Cambodian iced coffee > Starbucks

A little boy tromping down the street in man-size rain boots; a waitress with a face so chemical-stained white she looks like a mime; an ecstatic toddler poking his head up over the seat to look behind the tuk-tuk as he rides along with his family: these are the moments that ground me as I finish up my first week of living in Phnom Penh.  In cities like this one, it is easy to get so caught up in the challenge and frenzy day to day of surviving the heat, the crowds, and finding one’s way around town.  If I were to be honest, I would say that all too often I forget about the humanity around me—the life and vibrancy in moments instant (like the above) and drawn out (like eating a plate of hot Khmer rice, maneuvering through tight rows in the market, or riding on the back of a motorbike in early morning traffic).   

This past week has been a whirlwind of learning about Cambodian culture and touring the city, in addition to spending some time as a team of interns getting to know each other.  On Tuesday we attended an all-day workshop about caring for one’s self while working in this type of context (volunteer work, oversees, high stimulation, etc).  I have heard all too often stories of people who move to places like Cambodia, hearts set on loving the people around them, yet they don’t take time to love on themselves.  An empty, worn-out pot can’t hold enough water to sustain anyone.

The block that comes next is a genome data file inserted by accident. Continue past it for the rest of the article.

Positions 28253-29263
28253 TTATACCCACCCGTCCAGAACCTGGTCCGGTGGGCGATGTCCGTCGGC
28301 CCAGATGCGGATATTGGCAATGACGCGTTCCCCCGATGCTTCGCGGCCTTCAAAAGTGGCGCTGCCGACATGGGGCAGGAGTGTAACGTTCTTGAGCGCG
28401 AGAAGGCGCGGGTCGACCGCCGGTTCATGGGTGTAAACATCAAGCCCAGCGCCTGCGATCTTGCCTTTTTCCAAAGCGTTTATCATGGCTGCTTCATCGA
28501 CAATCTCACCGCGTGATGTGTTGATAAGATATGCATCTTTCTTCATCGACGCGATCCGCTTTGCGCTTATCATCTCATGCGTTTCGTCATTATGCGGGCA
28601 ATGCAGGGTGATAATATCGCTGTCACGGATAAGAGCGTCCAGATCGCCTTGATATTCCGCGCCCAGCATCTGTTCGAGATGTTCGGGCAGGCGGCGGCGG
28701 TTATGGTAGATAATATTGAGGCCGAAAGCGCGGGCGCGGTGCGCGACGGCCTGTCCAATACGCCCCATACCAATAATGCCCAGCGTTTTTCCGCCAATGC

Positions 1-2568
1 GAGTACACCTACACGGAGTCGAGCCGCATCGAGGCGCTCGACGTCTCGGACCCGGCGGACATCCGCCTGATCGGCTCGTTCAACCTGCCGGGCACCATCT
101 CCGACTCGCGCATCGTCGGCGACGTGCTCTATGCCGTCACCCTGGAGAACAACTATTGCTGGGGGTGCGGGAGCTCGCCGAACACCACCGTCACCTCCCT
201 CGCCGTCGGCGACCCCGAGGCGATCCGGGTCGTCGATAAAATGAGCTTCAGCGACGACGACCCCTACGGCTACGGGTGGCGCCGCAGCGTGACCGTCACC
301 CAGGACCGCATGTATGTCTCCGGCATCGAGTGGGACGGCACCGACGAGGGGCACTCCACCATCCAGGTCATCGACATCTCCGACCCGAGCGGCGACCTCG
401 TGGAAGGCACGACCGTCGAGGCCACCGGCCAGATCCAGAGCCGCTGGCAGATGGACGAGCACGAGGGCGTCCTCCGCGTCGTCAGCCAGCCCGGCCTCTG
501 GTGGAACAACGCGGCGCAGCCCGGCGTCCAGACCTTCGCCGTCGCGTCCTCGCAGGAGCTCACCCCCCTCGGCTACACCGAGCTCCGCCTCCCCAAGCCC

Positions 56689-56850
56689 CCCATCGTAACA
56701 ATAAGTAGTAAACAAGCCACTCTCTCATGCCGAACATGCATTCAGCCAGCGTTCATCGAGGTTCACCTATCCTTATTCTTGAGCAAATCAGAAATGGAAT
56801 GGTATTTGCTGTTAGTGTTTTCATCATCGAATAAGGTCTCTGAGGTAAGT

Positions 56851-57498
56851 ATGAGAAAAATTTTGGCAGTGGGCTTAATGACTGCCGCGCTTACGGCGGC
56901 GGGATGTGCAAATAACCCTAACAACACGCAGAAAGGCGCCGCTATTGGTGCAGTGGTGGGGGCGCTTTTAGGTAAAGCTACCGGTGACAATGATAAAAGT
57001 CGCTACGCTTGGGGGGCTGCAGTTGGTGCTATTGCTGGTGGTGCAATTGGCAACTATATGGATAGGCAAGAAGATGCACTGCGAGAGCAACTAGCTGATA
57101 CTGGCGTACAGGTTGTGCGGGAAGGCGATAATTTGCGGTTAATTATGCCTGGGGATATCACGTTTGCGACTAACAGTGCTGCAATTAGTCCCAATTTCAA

Yesterday some of the interns and I learned about different aspects of Cambodian culture.  We danced traditional dances, saw what living in the Province would be like, and wrote our names in Khmer!  It was also interesting to learn about the ABC’s of religion in Cambodia—animism, Buddhism, and Christianity/Cham (Islam).  Interestingly enough, while over 95% of the country is “Buddhist”, it must be noted that much of the religion (as is the case with Cham and Christianity) is infiltrated with animism, leading to a heavy focus on and fear of spirits.  It is believed that each piece of land has a spirit attached to it, so when a house or building is built on that land, a smaller house is placed on a pedestal on the land for the spirit to abide in.  Incense and food offerings are presented in hopes to appease the spirit and avoid any disfavor.  Everywhere you go, especially in the mornings, the strong spicy floral fragrance of incense can be detected wafting from shops lining the street. 

Some other highlights of daily life here are torrential downpours that cool off this hellishly hot place, the occasional wafts of fresh jasmine that hangs from tuk tuks, tiny children with big brown eyes who are always ready to smile and wave, coconut, coconut, coconut galore!          


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